How do we readily create an open source program for campaign tech, so that it doesn’t disappear after a program is over? How do we capture the enthusiasm of technologists who may not know much about the inner workings of campaigns, but just want to help out, especially during high-profile / high-mobilization elections? How do we sustainably fund a community organizer who can keep an open source community engaged and supported both during and after a campaign? How do we create campaign tech projects that are geared towards being long-lasting from the outset?
What do we do about the problem of “leaking” our tech by making it open source - how do we avoid conservatives from gaining access to these tools and using them against us? How do we open source the “data” we use safely - can we make sandboxes available at scale to developers who just want to get their feet wet without wading into turf wars? How do we readily determine whether new contributors to open source projects are in fact progressives who want to help - and not a “wolf in sheep’s clothing”?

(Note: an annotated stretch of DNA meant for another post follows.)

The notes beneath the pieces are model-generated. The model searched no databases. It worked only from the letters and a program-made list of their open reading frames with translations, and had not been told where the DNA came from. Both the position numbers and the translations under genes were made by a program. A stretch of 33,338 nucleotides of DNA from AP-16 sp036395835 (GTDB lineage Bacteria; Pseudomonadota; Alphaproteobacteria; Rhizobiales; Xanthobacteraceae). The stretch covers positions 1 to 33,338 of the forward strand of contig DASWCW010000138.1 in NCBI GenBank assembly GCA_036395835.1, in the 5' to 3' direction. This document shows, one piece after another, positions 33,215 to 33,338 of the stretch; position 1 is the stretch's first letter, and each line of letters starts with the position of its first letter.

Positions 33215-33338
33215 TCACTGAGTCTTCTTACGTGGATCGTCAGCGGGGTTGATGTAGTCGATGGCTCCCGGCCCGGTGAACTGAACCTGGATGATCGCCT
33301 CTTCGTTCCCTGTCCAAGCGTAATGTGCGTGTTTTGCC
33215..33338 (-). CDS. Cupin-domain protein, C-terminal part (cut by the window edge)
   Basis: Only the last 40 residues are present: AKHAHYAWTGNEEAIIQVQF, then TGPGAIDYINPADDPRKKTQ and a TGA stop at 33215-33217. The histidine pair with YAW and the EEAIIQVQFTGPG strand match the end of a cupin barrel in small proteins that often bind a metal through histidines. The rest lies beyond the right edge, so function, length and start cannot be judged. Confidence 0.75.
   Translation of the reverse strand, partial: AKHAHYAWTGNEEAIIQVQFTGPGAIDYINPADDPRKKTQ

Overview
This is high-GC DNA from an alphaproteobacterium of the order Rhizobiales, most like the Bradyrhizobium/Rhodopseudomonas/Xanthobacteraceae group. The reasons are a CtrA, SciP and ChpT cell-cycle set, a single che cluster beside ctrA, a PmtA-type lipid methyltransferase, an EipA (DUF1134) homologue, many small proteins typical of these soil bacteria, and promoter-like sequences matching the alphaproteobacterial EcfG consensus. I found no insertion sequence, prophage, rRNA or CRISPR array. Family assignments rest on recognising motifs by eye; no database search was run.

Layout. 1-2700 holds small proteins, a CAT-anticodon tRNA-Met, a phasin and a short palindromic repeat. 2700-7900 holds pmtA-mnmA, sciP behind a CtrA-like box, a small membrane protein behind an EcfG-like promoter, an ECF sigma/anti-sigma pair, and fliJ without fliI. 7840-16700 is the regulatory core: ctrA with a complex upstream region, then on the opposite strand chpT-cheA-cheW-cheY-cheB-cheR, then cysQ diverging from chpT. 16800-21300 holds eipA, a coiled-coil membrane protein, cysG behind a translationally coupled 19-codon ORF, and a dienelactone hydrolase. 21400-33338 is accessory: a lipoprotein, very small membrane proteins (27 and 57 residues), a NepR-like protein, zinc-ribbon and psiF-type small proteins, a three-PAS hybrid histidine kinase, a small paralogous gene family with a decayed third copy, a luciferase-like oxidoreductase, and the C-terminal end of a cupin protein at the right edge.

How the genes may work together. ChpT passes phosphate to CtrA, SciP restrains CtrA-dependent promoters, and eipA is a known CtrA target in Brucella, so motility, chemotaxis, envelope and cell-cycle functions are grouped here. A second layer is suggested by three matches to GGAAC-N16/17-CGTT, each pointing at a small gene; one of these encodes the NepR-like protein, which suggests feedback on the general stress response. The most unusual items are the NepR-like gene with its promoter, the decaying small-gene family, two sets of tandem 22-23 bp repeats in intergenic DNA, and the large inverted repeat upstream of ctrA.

Even if we don’t open source our tools, how do we create more “jagged edges” so that we can readily extend them to suit the purposes of one campaign or another? For example, can we create an ecosystem of readily supported Chrome extensions which can be scripted against popular tools, and also safeguarded so that they don’t slam servers or behave maliciously (without intention)? Can we create “hooks”, a la ActionTag, to make it easy for sufficiently-sophisticated campaigns to tailor progressive tools to their use?
There is some prior art here, but not much! MoveOn has had great success open-sourcing its peer-to-peer text messaging program, Spoke. The Movement Coop’s data management tool Parsons is another great example of an open source project. Unfortunately, there are not many others in the progressive space! As a result, we cannot readily bring technologists into our space with ease.